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Briefs: MADD urges Walker to veto sobriety proposal

Wisconsin: MADD urges Walker to veto sobriety proposal

MADISON, Wis. — Mothers Against Drunk Drivers is urging Gov. Scott Walker to veto a bill that would allow judges to place offenders in a sobriety testing program in lieu of using ignition interlocks.

Wisconsin law requires a judge to order people who improperly refuse breath tests and certain repeat drunken drivers to use interlock devices. The bill allows a judge to place offenders who otherwise would have to use an interlock device to participate in a sobriety program that requires at least twice-daily sobriety tests.

Both the Assembly and Senate passed the bill on voice votes. But MADD National President Colleen Sheehy-Church sent Walker a letter Thursday seeking a veto. She wrote that MADD opposes making ignition locks optional.

A Walker spokeswoman said the governor is reviewing the bill.


Wisconsin: Few provisional ballots cast

MADISON, Wis. — The relatively low number of provisional ballots cast in Wisconsin’s February election could indicate the new voter ID law isn’t having the negative impact some feared.

According to the Government Accountability Board, 91 voters in the February primary election cast provisional ballots, which allow voters without a proper ID to show one by the Friday after the election to have their vote count. Of those, 30 ballots were later validated and 37 were rejected. The board didn’t yet have data for the other ballots.

Board Director Kevin Kennedy says the relatively small number probably speaks well to people’s preparation.

But heading into the April 5 election, voting advocacy groups are concerned the higher proportion of first-time and infrequent voters will ratchet up the number of provisional ballots.


Illinois: State owes $2.8B for worker health care

SPRINGFIELD, Ill. — Illinois owes roughly $2.8 billion for health care coverage in its state employee group insurance program, a consequence of the stalemate that’s left the state without a budget since July.

The (Champaign) News-Gazette reports that payment delays to health insurers and medical providers now average 15 months.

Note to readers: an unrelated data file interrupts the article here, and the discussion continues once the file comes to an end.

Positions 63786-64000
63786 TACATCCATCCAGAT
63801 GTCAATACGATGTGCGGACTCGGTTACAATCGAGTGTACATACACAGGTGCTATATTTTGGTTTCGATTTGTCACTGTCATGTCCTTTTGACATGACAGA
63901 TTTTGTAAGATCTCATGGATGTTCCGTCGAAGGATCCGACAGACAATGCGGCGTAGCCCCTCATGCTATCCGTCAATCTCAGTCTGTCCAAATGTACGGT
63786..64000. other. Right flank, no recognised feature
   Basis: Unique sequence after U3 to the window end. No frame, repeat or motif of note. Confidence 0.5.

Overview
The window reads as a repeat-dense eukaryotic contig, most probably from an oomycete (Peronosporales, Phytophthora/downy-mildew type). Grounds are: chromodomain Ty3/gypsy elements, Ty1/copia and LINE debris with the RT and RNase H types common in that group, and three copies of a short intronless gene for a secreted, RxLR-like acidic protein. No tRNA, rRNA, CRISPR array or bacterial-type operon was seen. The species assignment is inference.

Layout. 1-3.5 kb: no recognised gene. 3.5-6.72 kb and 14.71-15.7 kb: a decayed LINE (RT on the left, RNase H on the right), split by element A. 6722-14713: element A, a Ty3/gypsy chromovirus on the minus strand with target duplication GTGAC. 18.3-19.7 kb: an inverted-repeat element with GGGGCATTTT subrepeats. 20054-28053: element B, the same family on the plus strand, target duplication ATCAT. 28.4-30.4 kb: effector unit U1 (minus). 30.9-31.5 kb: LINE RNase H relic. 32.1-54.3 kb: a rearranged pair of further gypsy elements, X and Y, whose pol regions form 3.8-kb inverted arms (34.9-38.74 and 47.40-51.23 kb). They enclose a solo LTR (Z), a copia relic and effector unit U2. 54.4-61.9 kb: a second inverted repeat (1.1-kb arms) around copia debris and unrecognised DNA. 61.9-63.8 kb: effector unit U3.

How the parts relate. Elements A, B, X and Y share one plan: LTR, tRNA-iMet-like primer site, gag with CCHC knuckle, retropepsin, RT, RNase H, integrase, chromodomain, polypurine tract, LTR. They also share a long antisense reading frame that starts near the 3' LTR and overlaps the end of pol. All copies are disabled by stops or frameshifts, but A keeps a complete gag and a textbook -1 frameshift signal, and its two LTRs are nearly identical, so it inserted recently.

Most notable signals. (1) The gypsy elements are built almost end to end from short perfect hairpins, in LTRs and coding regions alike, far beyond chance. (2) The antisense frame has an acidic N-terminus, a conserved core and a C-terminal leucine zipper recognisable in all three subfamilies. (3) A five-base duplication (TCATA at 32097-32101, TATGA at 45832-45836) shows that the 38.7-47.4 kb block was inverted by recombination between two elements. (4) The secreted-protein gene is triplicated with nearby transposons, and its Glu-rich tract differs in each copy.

The delays can be attributed both to the state’s budget stalemate and to years of underfunding in the group insurance program, said Meredith Krantz of Illinois Central Management Services.

The budget standoff between Republican Gov. Bruce Rauner and the Democrats who control the Legislature is in its ninth month.

Illinois owes Urbana-based Health Alliance Medical Plans $720 million for 16 months’ worth or premiums. Health Alliance is owned by the Carle health system.

The state and its health plans are working with providers to avoid problems for patients covered by the group insurance program, Krantz said.

Carle and Presence Health hospitals have continued to serve state employees without any changes, officials said.

“We treat this no differently than we ever have,” said Deb Schimerowski, chief financial officer for Presence Covenant and Presence United Samaritans medical centers. “We accept the insurance and just wait for the state to pay us.”

The Presence hospitals, located in Urbana and Danville, are waiting for $1.73 million to cover medical claims for patients covered by state employee group insurance, she said.


N. Carolina: Bias law elicits rebukes from businesses

RALEIGH, N.C. — Corporations expressed disappointment and the NCAA vowed to monitor what North Carolina does next now that the state has banned any local government measures protecting people from discrimination on the basis of sexual orientation and gender identity.

American Airlines, which operates its second-largest hub in Charlotte; IBM and Biogen, which have facilities in the state’s Research Triangle; and payments processor PayPal, which had announced plans to hire 400 people in Charlotte only last week, were among major employers condemning the new law Thursday.

The legislature called a special session Wednesday to void a Charlotte ordinance that would have enabled transgender people to legally use restrooms aligned with their gender identity, and would have provided broad protections against discrimination in public accommodations in the state’s largest city.

The new law now prevents the state’s cities and counties from passing their own anti-discrimination rules, and instead imposes a statewide standard that leaves out sexual orientation and gender identity.

North Carolina is the first state to require public school and university students to use only those bathrooms that match their birth certificates, according to the National Conference on State Legislatures.


Illinois: Lawmakers give pot bill another try

SPRINGFIELD, Ill. — Another attempt to decriminalize the possession of small amounts of marijuana statewide is again in front of Illinois lawmakers, but as before, they face strong opposition from law enforcement and anti-pot advocates.

The omnibus bill in the Senate also sets a standard for what’s considered too high to drive and automatically purges municipal citation records for possession annually, unless local governments decide against it. Opponents of the legislation dislike both of those provisions, too, saying there should be zero tolerance and that expunging records will make it difficult to determine when someone needs drug treatment.

Republican Gov. Bruce Rauner vetoed last year’s attempt to decriminalize pot, but gave lawmakers guidance on how to proceed if they tried again. Instead of the making the possession of 15 grams or less of marijuana a civil offense, punishable with a fine between $55 and $125, Rauner wanted — and legislators have proposed — the threshold to be lower (10 grams or less) and the fines higher — between $100 and $200.

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